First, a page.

The U.S through its African Growth and Opportunity Act (AGOA) progamme has urged Africa-based entrepreneurs to focus on producing standard and quality products to enable them to gain easy access to the U.S. market.
Elizabeth Pelletreau, Deputy Director, Office of Economic and Regional Affairs, Bureau of African Affairs, U.S Department of States, made this known on Wednesday during a tele-conference at the U.S. Embassy in Abuja.
AGOA is a legislation approved by the U.S. Congress in May 2000 with the aim of assisting the economies of sub-Saharan African and to improve economic relations between the U.S. and the region.
Participants of the conference call included panelists, African and U.S. based entrepreneurs and audiences from Abuja, Accra and Lusaka hosted in the various U.S. embassies.
Pelletreau said that the telephonic conference call would avail intending exporters the opportunity to interact with entrepreneurs who had exported and sold products to the U.S. under the AGOA initiative.
Pelletreua said that AGOA had created a good platform and opportunity for African Entrepreneurs to break into the U.S. market without paying customs and Import duty.
She said that the easiest way of building product market in the U.S. was to ensure that food and other products for exportation met the criteria of the U.S. Food and Drug Administration (FDA).
She further urged exporters to be consistent in the production of quality products in order to satisfy clients and remain in business.
Pellatreau explained that when exporters met the required criteria and certification for products, getting clients and market base would be secondary.
“People who are making the investments to buy products from the continent to ship them to the U.S. really need a consistent product because they are building their market for a specification for a product.
“So even if you are thinking about things like clothing, if it is labeled for the same size, that should be the size consistently.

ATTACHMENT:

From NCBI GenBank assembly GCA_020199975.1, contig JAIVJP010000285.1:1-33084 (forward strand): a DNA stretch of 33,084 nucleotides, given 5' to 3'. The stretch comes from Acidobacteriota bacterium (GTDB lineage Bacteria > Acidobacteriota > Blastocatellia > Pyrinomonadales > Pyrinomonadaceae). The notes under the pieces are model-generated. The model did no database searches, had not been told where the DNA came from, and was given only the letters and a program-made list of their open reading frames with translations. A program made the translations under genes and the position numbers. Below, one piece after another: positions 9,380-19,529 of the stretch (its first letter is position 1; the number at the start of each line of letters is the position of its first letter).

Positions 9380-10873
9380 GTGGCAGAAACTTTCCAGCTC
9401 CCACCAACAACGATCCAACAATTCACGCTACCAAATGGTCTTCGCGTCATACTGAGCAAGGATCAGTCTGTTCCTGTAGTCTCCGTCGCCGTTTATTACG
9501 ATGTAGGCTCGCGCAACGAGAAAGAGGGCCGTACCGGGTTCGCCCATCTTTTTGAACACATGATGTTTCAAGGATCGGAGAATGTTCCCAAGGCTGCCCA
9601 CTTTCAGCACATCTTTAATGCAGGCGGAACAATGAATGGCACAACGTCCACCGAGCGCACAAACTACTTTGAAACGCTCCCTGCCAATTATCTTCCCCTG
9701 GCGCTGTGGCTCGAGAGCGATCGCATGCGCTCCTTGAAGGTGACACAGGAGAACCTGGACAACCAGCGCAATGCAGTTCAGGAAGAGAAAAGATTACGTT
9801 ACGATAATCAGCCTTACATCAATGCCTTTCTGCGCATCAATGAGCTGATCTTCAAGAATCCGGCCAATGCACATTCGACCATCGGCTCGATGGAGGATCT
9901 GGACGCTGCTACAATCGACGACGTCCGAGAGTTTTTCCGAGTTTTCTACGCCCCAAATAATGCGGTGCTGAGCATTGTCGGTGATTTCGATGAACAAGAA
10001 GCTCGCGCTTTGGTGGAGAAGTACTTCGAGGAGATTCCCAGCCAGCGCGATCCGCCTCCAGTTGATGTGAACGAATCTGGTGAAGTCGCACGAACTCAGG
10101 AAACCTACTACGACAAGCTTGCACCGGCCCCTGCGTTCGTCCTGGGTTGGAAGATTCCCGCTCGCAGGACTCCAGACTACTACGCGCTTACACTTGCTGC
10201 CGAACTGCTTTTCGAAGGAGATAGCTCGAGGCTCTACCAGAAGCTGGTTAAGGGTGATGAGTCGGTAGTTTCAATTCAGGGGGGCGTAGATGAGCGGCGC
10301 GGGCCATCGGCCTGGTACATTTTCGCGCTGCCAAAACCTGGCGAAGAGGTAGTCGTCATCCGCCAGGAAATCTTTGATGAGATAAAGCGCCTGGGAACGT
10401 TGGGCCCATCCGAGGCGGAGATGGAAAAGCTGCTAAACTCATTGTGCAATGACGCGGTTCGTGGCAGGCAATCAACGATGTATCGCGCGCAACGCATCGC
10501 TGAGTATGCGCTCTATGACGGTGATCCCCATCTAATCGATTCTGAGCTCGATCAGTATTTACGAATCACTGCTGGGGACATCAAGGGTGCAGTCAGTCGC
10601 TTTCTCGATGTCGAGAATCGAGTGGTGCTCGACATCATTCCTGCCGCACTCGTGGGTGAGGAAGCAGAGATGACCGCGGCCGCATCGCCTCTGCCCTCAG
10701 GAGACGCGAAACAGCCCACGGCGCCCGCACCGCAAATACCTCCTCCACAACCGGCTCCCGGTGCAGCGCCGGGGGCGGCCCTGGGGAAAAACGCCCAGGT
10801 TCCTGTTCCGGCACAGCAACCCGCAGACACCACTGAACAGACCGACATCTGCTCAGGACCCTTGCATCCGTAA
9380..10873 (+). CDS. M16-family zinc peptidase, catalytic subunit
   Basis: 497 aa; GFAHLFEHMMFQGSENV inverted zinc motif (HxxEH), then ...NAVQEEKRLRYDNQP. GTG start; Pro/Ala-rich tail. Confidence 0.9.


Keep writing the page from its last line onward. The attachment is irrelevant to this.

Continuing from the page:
“That would make it easier for those marketing and selling your products in the U.S.,” Pelletreau said.
Pelletreau said that this year was an auspicious one for the AGOA Forum as it coincided with the entry into force of the African Continental Free Trade Area (AFCFTA).
She said that during this year’s AGOA forum in Abidjan, Cote d’Ivoire, Deputy U.S. Trade Representative, Curtis C.J Mahoney, signed a joint statement with the AU Commissioner of Trade and Industry.
Pelletreau said that signing the document further indicated the commitments of the U.S. government to the AFCTA and the success of the African trade relationship.
She added that although the commitments of the U.S. and governments was important, taking advantage of AGOA by the private sector, partners and entrepreneurs would make the initiative more successful.
Krishma Nayee, one of the Panelists and Founder of Zamroot, an African Ingredient (Moringa) Company said that investing in getting products rights and up to standard was the best way to get it right.
“In order to get these products to the shelves let alone across waters, you will need to ensure that you are meeting standards and quality.
“It has been about research and AGOA is a fantastic tool that can be used but it is also important to highlight that there is a lot of barriers to entry,” Nayee said.
The discussion created a platform for enlightening intending exporters and the audience on “the ABC of AGOA” and how it was a set of vital requirements for strengthening trade and investment.
It further educated intending exporters on how businesses could best utilise AGOA to increase their exports and a platform for entrepreneurs to learn strategies for maximizing AGOA’s potential.